Screenshot of the Apple website showing the secondary menu design with product icons

Vertical Navigation

For sites with fewer pages or navigation items, a vertical menu can be a great option.

The benefit of a vertical menu is that it works well responsively, meaning the menu design does not need to be adapted for smaller screens. 

Octopus Energy uses a simple vertical menu that opens across the whole screen. The menu design is straightforward, because energy customers are seeking to gain information quickly and easily. However, there are still some considered design touches. A small amount of transparency behind the menu gives context to which page you’re currently on. Key links are placed at the top of the list in a larger font size, with smaller links sitting underneath. This simple visual hierarchy makes the list of items easier to digest.

Screenshot of Octopus Energy website with menu options and account button.

Horizon Studio is an architecture firm that also uses a full-screen vertical menu for its website. Compared to Octopus Energy, this website has a completely different audience, one that is looking for creativity and sleek design. Horizon Studio has more scope to be playful, which they do using sliding animations, a bold black-and-white layout, and large text. Yet the menu is still highly functional, displaying navigation items on the left and useful contact information on the right.

Menu and contact details of 'HORIZON STUDIO' with navigation options in a black and white theme.

Experimental Menu Design

Not all websites use navigation designs that are led solely by function. Sometimes, the experience of interacting with the website can be just as important as making users stop and take note. Standing out from the crowd can create a lasting impression. Of course, the menu still has to be practical and functional, so finding the right balance is important.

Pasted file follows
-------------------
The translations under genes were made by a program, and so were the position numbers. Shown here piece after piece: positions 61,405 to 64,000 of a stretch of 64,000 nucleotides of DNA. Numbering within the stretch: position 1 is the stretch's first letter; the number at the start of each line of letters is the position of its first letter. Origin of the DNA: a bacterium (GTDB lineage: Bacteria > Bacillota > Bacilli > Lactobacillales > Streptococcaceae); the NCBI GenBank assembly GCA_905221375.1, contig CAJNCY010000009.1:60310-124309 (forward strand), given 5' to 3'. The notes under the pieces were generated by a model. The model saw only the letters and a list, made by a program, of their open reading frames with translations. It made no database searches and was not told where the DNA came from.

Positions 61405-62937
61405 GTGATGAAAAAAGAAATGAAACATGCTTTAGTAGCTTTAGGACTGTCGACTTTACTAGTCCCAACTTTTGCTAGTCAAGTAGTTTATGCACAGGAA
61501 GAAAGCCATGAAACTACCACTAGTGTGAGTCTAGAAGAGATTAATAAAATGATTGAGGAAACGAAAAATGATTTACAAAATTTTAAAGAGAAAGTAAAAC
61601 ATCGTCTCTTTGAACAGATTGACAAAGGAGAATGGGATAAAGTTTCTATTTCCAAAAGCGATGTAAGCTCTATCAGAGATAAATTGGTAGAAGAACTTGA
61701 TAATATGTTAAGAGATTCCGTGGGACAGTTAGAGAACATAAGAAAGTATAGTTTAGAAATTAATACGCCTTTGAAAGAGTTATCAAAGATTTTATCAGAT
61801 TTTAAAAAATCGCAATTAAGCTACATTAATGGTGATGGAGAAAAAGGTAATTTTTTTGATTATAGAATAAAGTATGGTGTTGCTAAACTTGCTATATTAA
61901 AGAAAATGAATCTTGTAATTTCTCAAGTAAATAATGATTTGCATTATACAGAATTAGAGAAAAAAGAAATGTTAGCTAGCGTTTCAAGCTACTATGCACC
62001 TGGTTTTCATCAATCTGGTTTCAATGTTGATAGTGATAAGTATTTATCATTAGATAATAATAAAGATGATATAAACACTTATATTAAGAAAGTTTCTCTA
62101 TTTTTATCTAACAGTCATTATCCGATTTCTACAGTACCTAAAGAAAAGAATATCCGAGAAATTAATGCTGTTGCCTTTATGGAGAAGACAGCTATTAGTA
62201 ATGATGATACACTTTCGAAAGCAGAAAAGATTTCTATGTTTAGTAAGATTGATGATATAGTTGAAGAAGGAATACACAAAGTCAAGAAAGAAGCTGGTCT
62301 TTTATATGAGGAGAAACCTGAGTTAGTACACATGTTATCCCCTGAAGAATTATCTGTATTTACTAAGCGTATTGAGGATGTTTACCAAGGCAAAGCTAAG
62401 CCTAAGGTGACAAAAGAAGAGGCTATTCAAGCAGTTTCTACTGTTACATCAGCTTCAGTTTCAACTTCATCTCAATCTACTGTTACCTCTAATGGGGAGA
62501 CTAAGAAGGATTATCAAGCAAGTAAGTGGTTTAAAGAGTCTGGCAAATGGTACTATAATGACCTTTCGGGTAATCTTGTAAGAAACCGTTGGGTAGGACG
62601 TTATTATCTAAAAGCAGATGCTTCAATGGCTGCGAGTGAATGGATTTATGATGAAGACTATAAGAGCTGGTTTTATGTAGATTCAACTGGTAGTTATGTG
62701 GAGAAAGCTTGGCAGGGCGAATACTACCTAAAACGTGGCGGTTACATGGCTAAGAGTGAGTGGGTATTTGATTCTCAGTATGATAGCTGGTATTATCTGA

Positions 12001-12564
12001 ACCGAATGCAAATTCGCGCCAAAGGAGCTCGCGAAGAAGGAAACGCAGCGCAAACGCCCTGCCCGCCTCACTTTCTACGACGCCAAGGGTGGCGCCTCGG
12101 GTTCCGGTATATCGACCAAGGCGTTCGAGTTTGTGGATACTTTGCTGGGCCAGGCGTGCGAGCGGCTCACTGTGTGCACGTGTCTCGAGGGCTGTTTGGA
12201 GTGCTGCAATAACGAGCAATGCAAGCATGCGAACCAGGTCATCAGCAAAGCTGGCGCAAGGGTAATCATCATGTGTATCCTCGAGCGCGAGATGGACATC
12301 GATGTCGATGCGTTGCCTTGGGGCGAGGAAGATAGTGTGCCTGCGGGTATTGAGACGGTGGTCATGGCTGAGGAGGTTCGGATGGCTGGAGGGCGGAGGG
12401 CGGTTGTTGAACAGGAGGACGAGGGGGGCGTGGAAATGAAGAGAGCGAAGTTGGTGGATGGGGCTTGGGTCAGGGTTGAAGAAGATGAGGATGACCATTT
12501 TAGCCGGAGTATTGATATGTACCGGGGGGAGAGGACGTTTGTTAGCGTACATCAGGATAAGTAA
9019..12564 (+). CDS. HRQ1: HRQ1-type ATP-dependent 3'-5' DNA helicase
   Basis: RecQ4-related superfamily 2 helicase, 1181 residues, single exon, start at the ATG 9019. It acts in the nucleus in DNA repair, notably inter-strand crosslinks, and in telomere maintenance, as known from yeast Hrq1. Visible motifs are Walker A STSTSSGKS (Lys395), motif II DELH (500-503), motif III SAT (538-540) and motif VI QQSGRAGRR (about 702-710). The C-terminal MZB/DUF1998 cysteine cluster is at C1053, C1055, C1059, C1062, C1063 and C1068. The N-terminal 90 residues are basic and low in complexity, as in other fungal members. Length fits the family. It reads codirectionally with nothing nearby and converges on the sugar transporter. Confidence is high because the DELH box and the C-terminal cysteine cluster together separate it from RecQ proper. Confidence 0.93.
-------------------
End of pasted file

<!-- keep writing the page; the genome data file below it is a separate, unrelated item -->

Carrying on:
What is missing? is a website about the environment and sustainability. The menu design is highly creative, with each primary navigation link circling a slowly spinning globe. Although a circular navigation might be unfamiliar to many users, subtle cues such as “choose a path” text or rollover states make it clearer that the text items are links. When hovering, a background image fills the central space, and descriptive text gives a preview of the content in that section. This is a lovely example of creativity and functionality coming together to create a unique user experience.

Dark globe with text options "About," "Explore," "Solutions," "Share your memory," and "What if?"


Navigation menus can be as crazy or tame as you desire. With all sorts of creative leaps and bounds in recent years, website design is truly limitless in terms of what you can create.

There is no one-size-fits-all navigation solution. The important takeaway is that your menu design should always be tailored to suit the unique needs of your website, with a deep understanding of user behaviour.

At tda! we are experts in user experience design. We’d love to help perfect your website’s navigation - get in touch today.